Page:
Huddersfield Town have moved into a new era in their partnership with gambling company Paddy Power. For some it might feel uncomfortable, like wearing a new pair of shoes. It will pinch at first, might end up making you look a little daft (see numerous social media reactions to the kit launch) but ultimately, it’ll be worth it in the long run.
The average person in the UK spends 171 minutes of their day looking at the bright screen of their smartphone. The vast majority of that time is spent on social media sites such as Facebook, Twitter and Instagram.
In the 2016-2017 season viewing figures for live Premier League games on Sky hit a seven-year low whilst overall sports media consumption grew by 13%. The vessel driving that shift is social media, in particular ‘snackable content’.
Many of the biggest clubs in the world now have dedicated social media teams devoted to producing social content to raise the profile of their club online. Huddersfield Town, recognising that they perhaps don’t have the capability to do that for themselves have enlisted the help of one of the biggest online sports brands – Paddy Power.
The Irish bookmaker have 320,000 more followers on Twitter than Huddersfield Town, and a far bigger reach over all platforms than the club. Paddy Power are experts when it comes to producing engaging, shareable online content, and now Town are buckled in to join them on a season-long PR ride.
On Monday Paddy Power were unveiled as the club’s ‘title sponsor’ for the upcoming season, causing much consternation amongst the fan base. Ironic cries of moral outrage came from fans who were either unaware, or oblivious to the club’s link with a major Asian betting company ofrom 2017 to 2019.
Monday’s faux outrage quickly turned to full on revolt on Wednesday morning when both the club and Paddy Power revealed the new Town kit for the 2019/2020 season. The fears of overly precious fans were realised, with many claiming that the club had sold its soul to the devil.
The whole football world suddenly became a hub of virtue signalling, so much so that popular podcast ‘The Football Ramble’ took to Twitter to lament gambling's growing involvement in football.
That’s ‘The Football Ramble’ - sponsored by Bet365…
Quickly enough Town fans realised that the kit launch was a PR stunt, either through deduction of the FA rules or sheer, blind hope. The friendly against Rochdale came and went, with Town playing in their new sash kit and for many, the joke appeared to have gone too far.
Then this morning both the club and Paddy Power announced that the kit was a hoax, and the actual jersey would not feature a sponsor. It’s part of Paddy Power’s #SaveOurShirt campaign, which aims to ‘call bullshit on football shirt sponsorships’.
All was well with the world and 99% of Town fans were happy with the real kit reveal, bar one or two who feel short-changed about not getting a sponsor for their £48. Fortunately the fans who feel they aren’t getting ‘bang for their buck’ can take advantage of Paddy Power’s shirt amnesty.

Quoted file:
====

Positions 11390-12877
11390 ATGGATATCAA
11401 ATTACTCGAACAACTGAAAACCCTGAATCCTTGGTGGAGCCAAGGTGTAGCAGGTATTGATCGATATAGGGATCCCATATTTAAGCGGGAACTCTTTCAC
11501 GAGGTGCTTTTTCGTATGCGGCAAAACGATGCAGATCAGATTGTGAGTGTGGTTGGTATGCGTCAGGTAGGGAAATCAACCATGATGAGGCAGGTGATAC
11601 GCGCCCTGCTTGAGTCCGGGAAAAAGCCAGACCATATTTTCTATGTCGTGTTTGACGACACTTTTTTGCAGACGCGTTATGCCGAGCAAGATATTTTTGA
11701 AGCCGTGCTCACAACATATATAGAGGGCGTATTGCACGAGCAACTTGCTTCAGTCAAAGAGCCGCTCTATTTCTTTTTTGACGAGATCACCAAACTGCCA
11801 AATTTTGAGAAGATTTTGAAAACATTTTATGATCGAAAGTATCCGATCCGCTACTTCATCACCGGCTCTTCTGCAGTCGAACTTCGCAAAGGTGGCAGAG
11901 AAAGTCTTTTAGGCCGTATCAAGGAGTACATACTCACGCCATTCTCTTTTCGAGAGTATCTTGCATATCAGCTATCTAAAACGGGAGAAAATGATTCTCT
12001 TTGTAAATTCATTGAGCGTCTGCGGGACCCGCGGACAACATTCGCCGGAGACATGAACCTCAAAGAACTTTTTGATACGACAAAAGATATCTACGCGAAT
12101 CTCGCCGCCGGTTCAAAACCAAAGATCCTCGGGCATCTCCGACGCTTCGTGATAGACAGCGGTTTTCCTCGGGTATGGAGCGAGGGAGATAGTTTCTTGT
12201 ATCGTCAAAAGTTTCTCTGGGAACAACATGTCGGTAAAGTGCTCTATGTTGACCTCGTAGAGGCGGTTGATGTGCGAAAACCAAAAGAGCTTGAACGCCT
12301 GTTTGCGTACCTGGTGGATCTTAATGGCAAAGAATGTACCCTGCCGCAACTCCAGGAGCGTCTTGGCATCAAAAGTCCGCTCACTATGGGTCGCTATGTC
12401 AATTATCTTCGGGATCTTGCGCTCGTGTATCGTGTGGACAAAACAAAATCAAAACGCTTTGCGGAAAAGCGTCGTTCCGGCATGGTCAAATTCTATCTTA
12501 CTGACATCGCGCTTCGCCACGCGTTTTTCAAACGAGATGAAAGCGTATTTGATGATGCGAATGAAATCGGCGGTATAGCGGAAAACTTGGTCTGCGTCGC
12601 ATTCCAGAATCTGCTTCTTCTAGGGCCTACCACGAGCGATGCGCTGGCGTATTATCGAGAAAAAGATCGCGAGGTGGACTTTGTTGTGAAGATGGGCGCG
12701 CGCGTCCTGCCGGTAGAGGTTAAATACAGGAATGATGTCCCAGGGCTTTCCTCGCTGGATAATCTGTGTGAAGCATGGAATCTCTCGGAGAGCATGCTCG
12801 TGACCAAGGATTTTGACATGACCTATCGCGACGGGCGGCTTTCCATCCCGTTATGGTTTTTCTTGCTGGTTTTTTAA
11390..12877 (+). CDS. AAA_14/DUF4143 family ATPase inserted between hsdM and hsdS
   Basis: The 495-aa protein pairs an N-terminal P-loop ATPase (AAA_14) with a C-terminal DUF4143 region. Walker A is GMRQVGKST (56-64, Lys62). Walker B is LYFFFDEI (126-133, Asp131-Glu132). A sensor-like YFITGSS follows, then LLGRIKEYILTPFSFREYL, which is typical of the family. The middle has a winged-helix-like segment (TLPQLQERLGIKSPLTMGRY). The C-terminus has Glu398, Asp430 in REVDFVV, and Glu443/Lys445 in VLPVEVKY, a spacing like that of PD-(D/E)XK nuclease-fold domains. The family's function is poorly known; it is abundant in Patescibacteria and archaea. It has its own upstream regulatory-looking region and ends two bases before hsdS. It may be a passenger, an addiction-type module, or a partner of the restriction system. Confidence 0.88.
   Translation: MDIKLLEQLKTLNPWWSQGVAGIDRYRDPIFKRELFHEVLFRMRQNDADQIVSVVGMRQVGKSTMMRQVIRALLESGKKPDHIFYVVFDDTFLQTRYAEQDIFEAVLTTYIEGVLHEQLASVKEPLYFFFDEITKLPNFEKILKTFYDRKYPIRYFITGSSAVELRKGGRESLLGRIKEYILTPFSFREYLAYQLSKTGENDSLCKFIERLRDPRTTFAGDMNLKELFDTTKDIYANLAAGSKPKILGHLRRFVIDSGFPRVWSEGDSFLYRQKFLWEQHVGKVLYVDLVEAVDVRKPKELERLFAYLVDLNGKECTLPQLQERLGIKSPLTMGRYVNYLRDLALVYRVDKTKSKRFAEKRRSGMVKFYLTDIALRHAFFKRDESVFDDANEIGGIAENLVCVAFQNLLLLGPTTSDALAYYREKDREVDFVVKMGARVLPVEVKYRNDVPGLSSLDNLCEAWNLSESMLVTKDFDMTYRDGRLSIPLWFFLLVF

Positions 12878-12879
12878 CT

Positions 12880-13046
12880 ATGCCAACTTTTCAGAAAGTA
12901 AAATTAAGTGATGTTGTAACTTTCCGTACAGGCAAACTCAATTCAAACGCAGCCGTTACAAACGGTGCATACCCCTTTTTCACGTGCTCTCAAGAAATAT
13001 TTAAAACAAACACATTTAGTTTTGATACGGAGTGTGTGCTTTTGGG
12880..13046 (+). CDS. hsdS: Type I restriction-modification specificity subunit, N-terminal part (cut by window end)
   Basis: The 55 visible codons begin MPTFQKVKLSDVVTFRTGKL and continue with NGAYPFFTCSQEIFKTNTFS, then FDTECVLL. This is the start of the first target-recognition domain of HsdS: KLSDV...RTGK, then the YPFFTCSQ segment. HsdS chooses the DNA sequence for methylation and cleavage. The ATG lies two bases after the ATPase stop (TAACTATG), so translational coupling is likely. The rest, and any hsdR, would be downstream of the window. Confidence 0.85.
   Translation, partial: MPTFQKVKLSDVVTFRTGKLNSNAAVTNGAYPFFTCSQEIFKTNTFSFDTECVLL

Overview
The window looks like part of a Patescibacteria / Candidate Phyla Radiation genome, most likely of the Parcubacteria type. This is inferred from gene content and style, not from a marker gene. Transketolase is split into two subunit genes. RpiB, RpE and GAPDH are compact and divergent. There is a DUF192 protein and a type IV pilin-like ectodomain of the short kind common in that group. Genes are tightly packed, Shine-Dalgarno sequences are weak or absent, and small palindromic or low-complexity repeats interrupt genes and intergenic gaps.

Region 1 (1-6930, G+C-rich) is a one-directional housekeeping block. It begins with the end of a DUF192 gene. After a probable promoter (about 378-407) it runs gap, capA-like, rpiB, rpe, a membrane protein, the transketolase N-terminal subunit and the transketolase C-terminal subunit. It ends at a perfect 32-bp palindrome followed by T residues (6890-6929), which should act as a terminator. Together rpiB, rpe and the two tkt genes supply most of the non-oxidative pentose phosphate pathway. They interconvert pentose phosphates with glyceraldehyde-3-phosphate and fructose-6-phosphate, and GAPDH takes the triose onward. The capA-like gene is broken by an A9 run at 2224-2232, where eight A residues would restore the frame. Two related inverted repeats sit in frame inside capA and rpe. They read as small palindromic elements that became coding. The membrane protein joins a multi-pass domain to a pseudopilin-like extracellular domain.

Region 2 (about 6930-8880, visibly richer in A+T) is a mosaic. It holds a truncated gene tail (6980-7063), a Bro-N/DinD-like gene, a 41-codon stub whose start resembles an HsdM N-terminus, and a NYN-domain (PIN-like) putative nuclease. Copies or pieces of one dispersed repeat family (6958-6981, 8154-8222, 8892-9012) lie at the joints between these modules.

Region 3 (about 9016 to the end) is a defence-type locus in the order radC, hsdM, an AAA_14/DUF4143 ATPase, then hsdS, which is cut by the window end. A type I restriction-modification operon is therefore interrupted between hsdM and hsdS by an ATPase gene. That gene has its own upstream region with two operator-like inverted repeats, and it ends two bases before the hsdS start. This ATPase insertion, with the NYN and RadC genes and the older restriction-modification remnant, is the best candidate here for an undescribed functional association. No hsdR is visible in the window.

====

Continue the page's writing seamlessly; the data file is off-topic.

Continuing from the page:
The bookmaker have agreed to hold an amnesty before the Derby County game which will allow fans to swap old branded shirts for the new, unbranded version. Paddy Power’s tagline is, ‘Enough of the Nonsense’, and it’s good to see them taking that approach to football sponsorship.
Instead of joining the other 14 Championship clubs with gambling sponsors on their kits, Town are entering into a new age of commercial partnership. The bookmaker will have access to the manager and players throughout the season, with the aim of producing more ‘snackable content’.
In the wake of the fake kit outrage, both Huddersfield Town and Paddy Power received record amounts of exposure, for the former even surpassing that of the Premier League soirée. It's a move that will cement the Huddersfield Town brand in people's memories, which might result in Ian Wright succesfully distinguishing Town from Sunderland.
Every major media outlet in the UK as well as a series of high-profile foreign outlets have carried the story of the kit launch. Football fans in America, Australia, Europe and China were talking about Huddersfield Town on Wednesday, not even a win against Manchester United could guarantee that exposure.
This new partnership may not be to the tasting of traditional football fans who spend their afternoons lamenting the loss of the game they love. But for the new social media savvy generation, the partnership is good news with both parties benefitting in the long run.
Expect similar stunts over the course of the season, count on piss boiling levels of anger, but most importantly count on a major profile boost for both Town and Paddy Power. A big stadium was once the way to attract new fans, now it is a big online presence that brings in the new generation of supporters.
Credit to Sean Jarvis for enlisting Paddy Power to help the club make this brave new step and steal a commercial march on its competitors.